What Are You Looking For?
Our Gospel reading this week is drenched in the language of looking and seeing. “I saw the Spirit,” John says after a dove descends on the newly baptized Jesus. And again: “I myself have seen and have testified.” “Look, here is the Lamb of God!” He tells his disciples the next day. Jesus “turns and sees” those same disciples, and invites them to “come and see” where He’s staying. Later, Andrew tells his brother Simon that he has “found” the Messiah. The passage ends with Jesus looking at Simon before renaming him. Looking. Seeing. Finding.
What are you looking for?” I believe it’s a question for the ages. What are you looking for? What are you hoping for in your spiritual life? Are you looking for anything, or are you just going through the motions of a religious life you inherited from your parents?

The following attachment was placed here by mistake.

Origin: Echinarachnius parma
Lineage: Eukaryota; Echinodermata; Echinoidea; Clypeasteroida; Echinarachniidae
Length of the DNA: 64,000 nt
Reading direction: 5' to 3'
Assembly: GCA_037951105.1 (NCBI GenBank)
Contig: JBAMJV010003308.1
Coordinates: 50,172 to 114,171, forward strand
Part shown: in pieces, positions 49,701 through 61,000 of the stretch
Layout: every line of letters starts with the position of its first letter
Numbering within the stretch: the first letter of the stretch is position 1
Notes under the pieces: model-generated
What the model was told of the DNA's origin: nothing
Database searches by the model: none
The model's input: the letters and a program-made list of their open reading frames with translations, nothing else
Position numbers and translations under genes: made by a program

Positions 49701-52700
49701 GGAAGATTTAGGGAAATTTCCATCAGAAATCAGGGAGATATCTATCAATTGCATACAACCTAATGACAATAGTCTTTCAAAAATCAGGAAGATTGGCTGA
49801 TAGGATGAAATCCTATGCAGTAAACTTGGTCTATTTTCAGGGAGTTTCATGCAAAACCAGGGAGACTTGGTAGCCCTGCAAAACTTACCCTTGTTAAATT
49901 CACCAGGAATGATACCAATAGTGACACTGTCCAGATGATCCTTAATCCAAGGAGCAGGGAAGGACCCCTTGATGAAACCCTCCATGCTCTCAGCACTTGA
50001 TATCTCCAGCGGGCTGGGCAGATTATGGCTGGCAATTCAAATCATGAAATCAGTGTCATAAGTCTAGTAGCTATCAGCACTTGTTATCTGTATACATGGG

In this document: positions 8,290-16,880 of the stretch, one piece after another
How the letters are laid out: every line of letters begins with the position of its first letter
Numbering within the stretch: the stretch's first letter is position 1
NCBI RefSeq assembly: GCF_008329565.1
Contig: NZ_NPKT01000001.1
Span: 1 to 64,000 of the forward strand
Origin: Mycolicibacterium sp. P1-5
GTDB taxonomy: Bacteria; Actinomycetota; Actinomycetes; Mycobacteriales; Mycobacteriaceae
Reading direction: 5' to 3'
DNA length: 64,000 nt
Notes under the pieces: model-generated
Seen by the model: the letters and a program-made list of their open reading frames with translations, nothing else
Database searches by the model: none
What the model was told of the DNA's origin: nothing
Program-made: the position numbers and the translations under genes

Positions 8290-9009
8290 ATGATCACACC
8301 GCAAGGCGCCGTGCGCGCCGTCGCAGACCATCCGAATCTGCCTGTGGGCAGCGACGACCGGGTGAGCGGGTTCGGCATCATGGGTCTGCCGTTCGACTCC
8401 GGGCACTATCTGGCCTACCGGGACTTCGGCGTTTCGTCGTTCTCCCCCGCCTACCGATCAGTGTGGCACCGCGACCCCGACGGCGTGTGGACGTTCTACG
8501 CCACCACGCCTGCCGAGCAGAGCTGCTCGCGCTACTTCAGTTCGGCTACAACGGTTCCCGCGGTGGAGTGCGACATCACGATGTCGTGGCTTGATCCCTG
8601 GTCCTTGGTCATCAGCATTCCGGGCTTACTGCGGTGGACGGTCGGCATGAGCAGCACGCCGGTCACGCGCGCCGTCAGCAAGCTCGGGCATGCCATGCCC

I suppose it’s no surprise that the disciples who first hear the question simply dodge it. Instead of attempting a response, they ask Jesus their own question: “Where are you staying?” In other words, where exactly are you headed, Rabbi? Where and how and with whom are you aligned? Jesus’s response? “Come and see.” Which is to say: we have to follow Jesus all the way home if we want to know where he is and what he’s about. He won’t be pinned down. He won’t fit into any box we try to stick him in. He moves. At times, he will not be easy to seek or find.
Looking. Seeing. Finding. These are the things we are called to do, not once, but over and over again as Christians. This is the heart of discipleship – not to hasten the end of our search, but to pursue it even more deeply and intentionally, to cultivate a willingness to look, see, and be seen. The invitation to “come and see” is an invitation to leave our comfortable vantage points, and dare to believe that just maybe, we have been limited and wrong in our certainties about each other, about God, and about the world. To “come and see” is to approach all of life with a grace-filled curiosity, to believe that we are holy mysteries to each other, worthy of further exploration. To come and see is to enter into the joy of being deeply seen and deeply known, and to have the very best that lies hidden within us called out and called forth.